The $85 billion of automatic federal budget cuts that took effect a few weeks ago occupied a good portion of the discussion at last week’s Grand Valley Metro Council meeting, which had Michigan’s 2nd District Congressman Bill Huizenga as its guest.
Grand Rapids Mayor George Heartwell told Huizenga that the sequester, the common name of the cuts, will cost the city $1 million in grants from the U.S. Department of Housing and Urban Development, and federal workers who live in the city will soon experience pay reductions from mandatory furlough days and won’t be spending as much locally as a result.
“Can you give us some comfort that sanity will rule?” the mayor asked the congressman.
Huizenga really couldn’t do that because he has gone on record as being comfortable with the amount of spending the sequester is stopping. But he did say, “This is an extremely inefficient way of doing what we’re doing.”
Huizenga did talk about the spending reductions he and others in Congress are going through. He said he has been operating his office on a budget 11.6 percent smaller than when Peter Hoekstra held the post, and the sequester is cutting his budget by another 8 percent. He added that the choice was to have the sequester take its toll or not make any cuts at all.
“That’s a bad choice versus a really bad choice,” he said.
Most economists have said the sequester will eliminate 750,000 jobs over the coming months and slow the economy’s growth by at least one-half percent this year. But Huizenga said the $85 billion in cuts pales in comparison to the $1 trillion deficit estimated for the fiscal year, so he sees the spending reduction as actually coming from the growth in spending.
Hastings City Manager Brenda McNabb-Strange told Huizenga some chief executives are being paid with stock options and are being taxed at the lower capital-gains level rather than at the higher earned-income rate, and she felt changes in the federal tax system were needed to level the “paying” field.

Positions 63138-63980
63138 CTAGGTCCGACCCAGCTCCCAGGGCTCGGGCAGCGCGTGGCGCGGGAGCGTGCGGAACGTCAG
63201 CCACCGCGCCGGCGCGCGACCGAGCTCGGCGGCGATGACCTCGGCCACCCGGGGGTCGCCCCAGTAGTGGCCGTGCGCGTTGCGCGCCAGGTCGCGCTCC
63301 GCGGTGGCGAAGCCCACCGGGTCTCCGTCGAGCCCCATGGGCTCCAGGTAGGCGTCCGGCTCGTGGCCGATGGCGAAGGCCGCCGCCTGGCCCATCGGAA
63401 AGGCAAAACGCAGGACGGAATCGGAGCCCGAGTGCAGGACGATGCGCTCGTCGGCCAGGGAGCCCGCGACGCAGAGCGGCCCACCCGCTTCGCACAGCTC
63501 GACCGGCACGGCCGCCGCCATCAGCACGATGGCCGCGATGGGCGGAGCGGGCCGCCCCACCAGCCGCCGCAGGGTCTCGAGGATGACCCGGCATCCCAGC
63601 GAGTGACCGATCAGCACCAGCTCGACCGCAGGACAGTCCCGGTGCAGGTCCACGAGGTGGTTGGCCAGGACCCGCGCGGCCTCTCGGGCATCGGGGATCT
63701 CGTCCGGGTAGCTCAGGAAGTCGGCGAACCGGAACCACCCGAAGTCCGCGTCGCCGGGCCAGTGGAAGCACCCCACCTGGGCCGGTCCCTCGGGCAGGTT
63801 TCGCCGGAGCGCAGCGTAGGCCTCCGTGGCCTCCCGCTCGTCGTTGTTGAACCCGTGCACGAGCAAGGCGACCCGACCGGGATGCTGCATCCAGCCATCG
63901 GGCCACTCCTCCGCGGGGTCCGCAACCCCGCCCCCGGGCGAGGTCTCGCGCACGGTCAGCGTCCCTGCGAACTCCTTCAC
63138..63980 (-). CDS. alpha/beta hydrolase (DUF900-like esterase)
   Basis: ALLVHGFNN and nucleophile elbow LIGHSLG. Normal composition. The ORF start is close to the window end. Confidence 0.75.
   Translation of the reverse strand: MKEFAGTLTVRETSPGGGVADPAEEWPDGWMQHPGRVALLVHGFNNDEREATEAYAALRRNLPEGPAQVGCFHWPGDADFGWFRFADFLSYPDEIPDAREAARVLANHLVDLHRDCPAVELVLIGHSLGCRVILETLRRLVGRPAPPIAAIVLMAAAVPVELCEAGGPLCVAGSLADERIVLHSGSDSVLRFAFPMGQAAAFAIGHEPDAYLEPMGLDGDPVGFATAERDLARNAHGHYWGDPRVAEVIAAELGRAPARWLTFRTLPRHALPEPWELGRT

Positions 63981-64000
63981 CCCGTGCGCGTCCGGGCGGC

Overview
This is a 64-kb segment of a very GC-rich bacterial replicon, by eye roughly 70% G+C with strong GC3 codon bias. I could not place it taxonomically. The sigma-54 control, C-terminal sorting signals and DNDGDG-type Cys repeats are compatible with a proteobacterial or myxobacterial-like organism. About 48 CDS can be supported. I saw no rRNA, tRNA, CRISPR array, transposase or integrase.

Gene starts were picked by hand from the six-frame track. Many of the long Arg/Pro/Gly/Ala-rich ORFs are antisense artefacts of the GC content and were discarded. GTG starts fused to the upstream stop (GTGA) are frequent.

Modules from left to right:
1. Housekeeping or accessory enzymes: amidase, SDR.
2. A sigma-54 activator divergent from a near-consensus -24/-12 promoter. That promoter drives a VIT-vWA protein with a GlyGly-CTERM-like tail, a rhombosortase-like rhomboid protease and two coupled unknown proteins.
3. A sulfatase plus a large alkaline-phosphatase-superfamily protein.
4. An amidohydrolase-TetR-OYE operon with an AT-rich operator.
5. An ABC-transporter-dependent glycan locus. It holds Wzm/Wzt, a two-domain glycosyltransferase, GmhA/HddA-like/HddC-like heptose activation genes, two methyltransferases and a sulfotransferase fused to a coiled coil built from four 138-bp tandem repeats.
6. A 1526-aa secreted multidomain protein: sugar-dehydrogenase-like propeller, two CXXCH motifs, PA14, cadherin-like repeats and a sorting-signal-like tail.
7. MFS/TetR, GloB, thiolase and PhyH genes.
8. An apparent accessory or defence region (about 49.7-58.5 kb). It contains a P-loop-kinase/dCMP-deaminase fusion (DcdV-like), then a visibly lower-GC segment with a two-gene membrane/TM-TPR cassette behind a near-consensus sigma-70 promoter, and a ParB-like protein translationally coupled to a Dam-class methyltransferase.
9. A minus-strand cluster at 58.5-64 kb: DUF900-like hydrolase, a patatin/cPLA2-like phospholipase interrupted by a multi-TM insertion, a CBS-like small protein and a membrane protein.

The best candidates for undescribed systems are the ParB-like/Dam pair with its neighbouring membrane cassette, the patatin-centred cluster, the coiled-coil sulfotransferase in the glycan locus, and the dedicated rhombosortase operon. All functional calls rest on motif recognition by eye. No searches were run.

Also, Ottawa County Administrator Al Vanderberg said he heard that a possible change in the system would eliminate the tax-free municipal bonds that municipalities sell to fund infrastructure projects.
“One person’s loophole is another person’s vital tax credit. I’m a flat tax guy,” said Huizenga.
He said some loopholes will be limited or eliminated, but he didn’t elaborate on which ones. “We can’t just ‘close loopholes’ selectively. We have to do an overall reform,” he said.
Huizenga, a Republican who represents a district that runs north from Kentwood to Ludington, supports reforming the federal tax code.
“The last time we had any major tax reform was in 1986,” he said, referring to the Gramm-Rudman-Hollings Act, otherwise known as the Balanced Budget and Emergency Deficit Control Act.
Although Huizenga didn’t offer specifics on what changes to the code he prefers, he did point to fellow Michigan 4th District Congressman Dave Camp, also a Republican, as someone who has worked on the reform issue long and hard, and deferred to him as an expert.
GVMC Executive Director John Weiss said 126 individuals reserved a seat at the organization’s quarterly luncheon to hear Huizenga speak — double the long-standing average of attendees.
“The question in my mind is, what is going to come in the long term? We’re focused on the short term,” said Huizenga of the current deficit and debt conversation. “We’re not going to turn this ship around overnight.”